Background: Telerehabilitation is an alternative clinic-based rehabilitation. A remote monitoring (RM) system attached to a cardiac rhythm device can collect physiological data and the device function. This study aimed to evaluate the safety and feasibility of telerehabilitation supervised by an RM in patients receiving cardiac resynchronization therapy (CRT). Methods: A single group pre–post exercise program was implemented for 3 months in 18 CRT recipients. The exercise regimen consisted of walking a prescribed number of steps based on a 6-min walk distance (6MWD) achieved at baseline. The patients were asked to exercise 3 to 5 times per week for up to 30 min per session, wearing an accelerometer to document the number of steps taken. The safety was assessed by the heart failure hospitalizations and all-cause death. The feasibility was measured by the improvement in the quality of life (QOL) using the EuroQol 5 dimensions, and daily active time measured by the CRT, 6MWD, B-type natriuretic peptide (BNP) level, and left ventricular ejection fraction (LVEF). Results: No patients had heart failure hospitalizations or died. No patients had any ventricular tachyarrhythmias. One patient needed to suspend the exercise due to signs of exacerbated heart failure by the RM. Compared to baseline, there were significant improvements in the QOL (−0.037, p <.05), active time (1.12%/day, p <.05), and 6MWD (11 m, p <.001), but not the BNP (–32.4 pg/ml, p =.07) or LVEF (0.28%, p =.55). Conclusions: Three months of RM-guided walking exercise in patients with CRT significantly increased the QOL, active time, and exercise capacity without any adverse effects.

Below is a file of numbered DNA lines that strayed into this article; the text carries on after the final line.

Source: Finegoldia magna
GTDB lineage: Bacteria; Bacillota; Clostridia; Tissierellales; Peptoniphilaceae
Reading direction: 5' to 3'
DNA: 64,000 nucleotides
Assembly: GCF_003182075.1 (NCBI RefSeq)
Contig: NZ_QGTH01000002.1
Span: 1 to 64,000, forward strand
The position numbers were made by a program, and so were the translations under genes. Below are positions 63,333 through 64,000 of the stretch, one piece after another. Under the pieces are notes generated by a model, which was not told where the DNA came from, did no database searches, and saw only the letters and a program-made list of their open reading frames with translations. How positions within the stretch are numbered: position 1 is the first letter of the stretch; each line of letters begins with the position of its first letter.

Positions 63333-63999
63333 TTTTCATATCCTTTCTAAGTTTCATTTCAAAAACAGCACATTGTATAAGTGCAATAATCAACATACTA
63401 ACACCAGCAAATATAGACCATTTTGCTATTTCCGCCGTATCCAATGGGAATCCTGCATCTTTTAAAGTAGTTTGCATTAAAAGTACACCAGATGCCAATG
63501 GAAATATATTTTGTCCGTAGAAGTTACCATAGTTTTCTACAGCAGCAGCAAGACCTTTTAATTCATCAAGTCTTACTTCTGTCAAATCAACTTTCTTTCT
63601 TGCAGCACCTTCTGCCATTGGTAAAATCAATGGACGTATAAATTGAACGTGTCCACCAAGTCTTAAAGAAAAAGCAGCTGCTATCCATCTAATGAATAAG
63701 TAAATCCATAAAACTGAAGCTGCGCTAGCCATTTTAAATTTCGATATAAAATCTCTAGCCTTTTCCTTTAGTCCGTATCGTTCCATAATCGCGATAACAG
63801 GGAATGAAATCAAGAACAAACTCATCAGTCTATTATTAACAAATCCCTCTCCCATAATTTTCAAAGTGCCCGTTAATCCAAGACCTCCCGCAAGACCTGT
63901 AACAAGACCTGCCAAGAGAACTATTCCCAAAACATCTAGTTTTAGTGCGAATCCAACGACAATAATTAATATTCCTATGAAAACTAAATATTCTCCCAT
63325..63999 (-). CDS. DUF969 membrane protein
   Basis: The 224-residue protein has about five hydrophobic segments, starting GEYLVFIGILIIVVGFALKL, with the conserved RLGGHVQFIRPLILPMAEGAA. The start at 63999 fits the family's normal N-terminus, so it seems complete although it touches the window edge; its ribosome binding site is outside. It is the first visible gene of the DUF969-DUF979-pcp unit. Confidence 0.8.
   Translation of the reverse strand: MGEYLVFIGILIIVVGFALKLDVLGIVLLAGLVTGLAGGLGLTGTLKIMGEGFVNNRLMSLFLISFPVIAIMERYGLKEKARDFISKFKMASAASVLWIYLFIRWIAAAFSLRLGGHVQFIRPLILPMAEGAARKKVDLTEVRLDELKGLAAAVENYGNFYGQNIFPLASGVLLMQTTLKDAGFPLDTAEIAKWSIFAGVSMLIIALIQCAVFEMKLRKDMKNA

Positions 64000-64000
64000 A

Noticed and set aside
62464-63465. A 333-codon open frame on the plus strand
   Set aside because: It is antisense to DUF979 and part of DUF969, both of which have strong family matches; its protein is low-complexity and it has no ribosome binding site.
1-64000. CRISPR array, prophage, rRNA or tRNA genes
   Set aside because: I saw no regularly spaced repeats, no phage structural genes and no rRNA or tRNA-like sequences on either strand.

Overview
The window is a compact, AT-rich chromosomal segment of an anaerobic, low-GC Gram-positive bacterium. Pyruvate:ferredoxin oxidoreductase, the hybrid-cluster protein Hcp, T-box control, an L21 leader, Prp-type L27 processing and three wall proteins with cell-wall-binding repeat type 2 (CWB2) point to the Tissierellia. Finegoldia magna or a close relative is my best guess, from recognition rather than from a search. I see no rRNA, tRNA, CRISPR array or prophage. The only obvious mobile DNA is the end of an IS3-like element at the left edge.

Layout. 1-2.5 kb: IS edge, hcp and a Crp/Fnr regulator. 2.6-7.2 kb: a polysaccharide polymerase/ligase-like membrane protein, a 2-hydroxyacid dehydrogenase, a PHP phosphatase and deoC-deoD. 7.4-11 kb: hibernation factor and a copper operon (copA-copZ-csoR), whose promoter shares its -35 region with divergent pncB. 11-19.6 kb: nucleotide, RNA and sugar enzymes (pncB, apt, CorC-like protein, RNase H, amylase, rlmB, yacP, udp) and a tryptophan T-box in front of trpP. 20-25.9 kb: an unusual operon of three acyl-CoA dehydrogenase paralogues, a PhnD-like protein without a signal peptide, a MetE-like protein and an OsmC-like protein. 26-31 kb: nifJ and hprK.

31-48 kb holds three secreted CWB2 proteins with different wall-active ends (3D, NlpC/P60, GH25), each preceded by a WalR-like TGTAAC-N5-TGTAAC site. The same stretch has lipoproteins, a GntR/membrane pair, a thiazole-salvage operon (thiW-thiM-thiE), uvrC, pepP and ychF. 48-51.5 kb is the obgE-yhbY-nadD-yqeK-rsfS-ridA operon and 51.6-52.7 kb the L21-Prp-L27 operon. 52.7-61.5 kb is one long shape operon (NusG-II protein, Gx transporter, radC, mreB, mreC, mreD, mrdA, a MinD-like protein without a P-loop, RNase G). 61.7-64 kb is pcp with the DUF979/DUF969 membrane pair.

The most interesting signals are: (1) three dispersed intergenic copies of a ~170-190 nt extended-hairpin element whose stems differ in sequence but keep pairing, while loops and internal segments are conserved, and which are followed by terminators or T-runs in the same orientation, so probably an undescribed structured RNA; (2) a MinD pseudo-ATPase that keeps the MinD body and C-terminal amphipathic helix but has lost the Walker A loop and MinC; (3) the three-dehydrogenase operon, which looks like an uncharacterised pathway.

All Science Journal Classification (ASJC) codes
- Cardiology and Cardiovascular Medicine
- Physiology (medical)